“I am really sorry to reach out like this, David, but I’m worried about my brother. I think he has AIDS.”
I froze when I heard those words a few weeks ago. One reason was because Cheryl was 11 years old the last time I heard her voice; she’s 40 now. The other was because I know from my training as a physician in New York City in the 1990s that, while HIV has become a manageable disease for some people, many others still die from complications of AIDS.
When Damon and I met in a New York City club in 1989, it was love at first sight. Our break up four years later devastated me, and its aftermath lingered. We did, though, manage to keep in touch over the years.
Cheryl’s call worried me. She told me she had learned from Damon’s apartment manager that he was failing; feces and food were scattered on the floor of his apartment. He was oversleeping for his shifts at work. His appetite had dwindled, and he had lost 70 pounds. Paramedics took him to the closest hospital’s emergency department, where he was admitted for pneumonia and dehydration.
I rearranged some work and personal duties and drove ten hours to the hospital. I got my visitor’s wristband from the front desk and walked through the stale corridors. Damon wasn’t in his room when I arrived; a nurse told me he was getting a bone scan, something about ruling out metastatic cancer.
I wondered if he told them that to avoid facing the reality that he was living with AIDS, the way people used to use the words “meningitis” or “pneumonia” when the weight of that four-letter acronym was too heavy.
When Damon was wheeled into the room, I saw in an instant why Cheryl called me: He looked gaunt, his temples were sunken, like moon craters; his hair, once a rich tapestry of coarse curls, looked thin and wispy; and his smooth chocolate skin was now patchy and ashen.
I looked away, not wanting Damon to see how jarring his appearance was to me, how it mirrored the faces of countless patients I have treated over the years who were dying from AIDS.
That all changed in 1996 when the first “triple drug cocktail” became widely available. Within a matter of months, hospital inpatient wards that had once been bursting at the seams with AIDS patients became barren as the health of people living with HIV started to improve.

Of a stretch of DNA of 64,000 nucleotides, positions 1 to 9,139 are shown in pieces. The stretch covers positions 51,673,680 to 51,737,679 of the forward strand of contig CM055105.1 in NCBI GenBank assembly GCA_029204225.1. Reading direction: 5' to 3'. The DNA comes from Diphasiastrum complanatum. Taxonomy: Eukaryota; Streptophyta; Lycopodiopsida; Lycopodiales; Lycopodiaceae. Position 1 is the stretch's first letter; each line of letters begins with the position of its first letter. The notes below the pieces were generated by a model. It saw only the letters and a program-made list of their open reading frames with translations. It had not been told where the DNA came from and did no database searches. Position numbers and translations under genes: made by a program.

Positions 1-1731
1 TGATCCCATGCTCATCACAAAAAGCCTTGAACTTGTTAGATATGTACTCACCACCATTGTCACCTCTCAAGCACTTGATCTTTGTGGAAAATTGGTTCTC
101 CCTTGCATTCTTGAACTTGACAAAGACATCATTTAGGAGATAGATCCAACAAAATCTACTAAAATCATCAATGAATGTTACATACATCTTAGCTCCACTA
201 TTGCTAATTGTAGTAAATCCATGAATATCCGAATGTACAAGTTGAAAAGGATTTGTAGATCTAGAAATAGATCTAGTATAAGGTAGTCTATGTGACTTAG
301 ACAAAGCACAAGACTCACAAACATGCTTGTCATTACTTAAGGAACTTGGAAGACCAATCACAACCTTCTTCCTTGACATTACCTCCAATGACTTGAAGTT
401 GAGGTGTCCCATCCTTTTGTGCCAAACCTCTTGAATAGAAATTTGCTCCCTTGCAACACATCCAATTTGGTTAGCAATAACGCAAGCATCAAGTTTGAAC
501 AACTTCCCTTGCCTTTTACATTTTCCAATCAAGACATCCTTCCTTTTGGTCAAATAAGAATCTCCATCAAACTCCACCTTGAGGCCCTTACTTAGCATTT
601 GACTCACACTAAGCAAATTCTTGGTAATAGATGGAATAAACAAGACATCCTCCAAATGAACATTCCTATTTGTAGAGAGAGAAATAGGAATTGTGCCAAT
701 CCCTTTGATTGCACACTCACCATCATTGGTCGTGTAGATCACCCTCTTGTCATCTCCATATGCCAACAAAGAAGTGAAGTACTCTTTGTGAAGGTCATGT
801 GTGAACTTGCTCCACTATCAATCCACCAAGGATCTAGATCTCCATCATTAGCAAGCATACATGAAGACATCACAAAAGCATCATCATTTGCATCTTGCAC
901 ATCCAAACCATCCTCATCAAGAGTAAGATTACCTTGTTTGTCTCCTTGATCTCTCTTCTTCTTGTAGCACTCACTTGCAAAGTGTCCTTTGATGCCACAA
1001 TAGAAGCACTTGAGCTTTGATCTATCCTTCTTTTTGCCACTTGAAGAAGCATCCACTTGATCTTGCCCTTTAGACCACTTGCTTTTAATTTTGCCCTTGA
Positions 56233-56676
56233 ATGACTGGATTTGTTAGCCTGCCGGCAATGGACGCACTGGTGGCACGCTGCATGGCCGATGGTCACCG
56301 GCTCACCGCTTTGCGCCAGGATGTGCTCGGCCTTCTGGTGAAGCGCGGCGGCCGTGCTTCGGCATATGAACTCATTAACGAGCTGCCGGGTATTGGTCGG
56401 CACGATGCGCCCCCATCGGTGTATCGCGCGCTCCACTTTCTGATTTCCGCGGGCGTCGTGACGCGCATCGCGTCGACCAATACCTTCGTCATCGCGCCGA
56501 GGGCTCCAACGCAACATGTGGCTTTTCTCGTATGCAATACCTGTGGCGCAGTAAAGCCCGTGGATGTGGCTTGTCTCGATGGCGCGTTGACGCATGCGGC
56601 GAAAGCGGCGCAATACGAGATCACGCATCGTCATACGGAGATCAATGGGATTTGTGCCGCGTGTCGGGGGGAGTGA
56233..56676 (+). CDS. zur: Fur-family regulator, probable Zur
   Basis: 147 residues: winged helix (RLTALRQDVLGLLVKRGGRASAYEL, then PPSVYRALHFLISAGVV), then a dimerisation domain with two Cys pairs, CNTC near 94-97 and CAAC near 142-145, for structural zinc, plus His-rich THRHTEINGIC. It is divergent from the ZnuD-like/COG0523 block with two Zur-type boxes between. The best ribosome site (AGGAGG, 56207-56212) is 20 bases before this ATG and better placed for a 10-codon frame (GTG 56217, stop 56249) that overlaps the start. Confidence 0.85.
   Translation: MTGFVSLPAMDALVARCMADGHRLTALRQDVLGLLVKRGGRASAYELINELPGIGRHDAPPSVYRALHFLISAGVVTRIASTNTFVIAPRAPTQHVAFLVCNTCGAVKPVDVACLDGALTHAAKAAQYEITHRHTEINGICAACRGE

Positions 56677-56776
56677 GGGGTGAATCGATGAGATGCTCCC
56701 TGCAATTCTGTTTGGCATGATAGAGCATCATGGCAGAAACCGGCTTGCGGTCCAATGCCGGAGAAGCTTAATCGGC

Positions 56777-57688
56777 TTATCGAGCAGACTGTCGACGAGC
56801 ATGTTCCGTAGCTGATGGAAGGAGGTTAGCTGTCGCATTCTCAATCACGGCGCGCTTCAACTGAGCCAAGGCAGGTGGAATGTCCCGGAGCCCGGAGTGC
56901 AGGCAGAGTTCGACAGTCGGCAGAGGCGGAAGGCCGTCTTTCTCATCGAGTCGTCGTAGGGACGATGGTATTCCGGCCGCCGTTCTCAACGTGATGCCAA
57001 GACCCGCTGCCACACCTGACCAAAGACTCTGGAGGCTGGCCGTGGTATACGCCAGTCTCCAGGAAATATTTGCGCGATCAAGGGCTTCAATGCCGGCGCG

In the 25 years since, scientific advancement has made dozens of HIV medications available, and there are now numerous oral single-tablet regimens to help people living with HIV enjoy healthy and thriving lives. The FDA approved a once-a-month injectable combination HIV treatment in January 2021, and longer-acting treatment options and delivery systems will emerge in coming years. The prospect of effective HIV vaccines has garnered renewed interest in recent years. We are scientifically poised to make “End the HIV Epidemic” not only a rallying call, but a reality.
Yet many people living with HIV are not benefitting from these advancements. Almost 16,000 people with HIV in the United States died in 2019; globally, an estimated 680,000 people died from AIDS-related illnesses in 2020. Individuals diagnosed with HIV who cannot access medical treatment can become victims of the same opportunistic infections that preyed on people in the 1980s and 1990s before safe and effective treatments existed. Conditions such as cryptosporidium diarrhea, cryptococcal meningitis, Kaposi’s sarcoma, and progressive multifocal leukoencephalopathy still cause grueling and protracted deaths for many with HIV.
In other words, the more things change, the more they stay the same.
Given that it’s now possible to live with HIV for a long time, how is it that HIV isn’t recognized earlier and treatment begun?
While there are certain social, structural, and medical factors at play here, one factor — stigma — plays a huge role. Discrimination and deliberate isolation of individuals living with HIV in our communities, our policies, and our health care spaces cause many to avoid testing altogether, or keep them from accessing medical treatment. Even the anticipation of HIV stigma can influence individuals’ mental health and how they navigate in this world, leading to adverse health outcomes.
My conversation with Damon that day in the hospital was difficult. He wanted to reminisce about the past. He asked he about my mom three times, each time forgetting I had already given him an elaborate answer. He fidgeted with his blanket often, picking at things I couldn’t see but were obviously bothering him.
Cheryl had told me he spent years not wanting to talk to the family about his health, even as he physically deteriorated in front of their eyes. I imagine he was scared of the judgment he would experience by the people whom he loved and who loved him the most — he chose to deny the reality of what was happening to him rather than face the crippling stigma from his family, even if that left him teetering on the precipice of death.
I learned a few days later that a brain scan showed that Damon had severe cortical atrophy — loss of brain cells and the connections between them — a sign of HIV-related dementia, another way this virus disables and kills its victims. He was started on antiretroviral treatment in the hospital, but whether he regains some of the cognitive function he has already lost is yet to be determined. After he is stabilized, he will likely go to a rehab facility to continue his recovery.
I’m not at all certain what the future holds for Damon, but I am sure of one thing: HIV is still decimating people’s lives despite our scientific advancements, and stigma is still playing a major role.
David Malebranche is an Atlanta-based internal medicine physician specializing in sexual health and the prevention and treatment of HIV and other sexually transmitted infections. A different version of this article was published on Medium.
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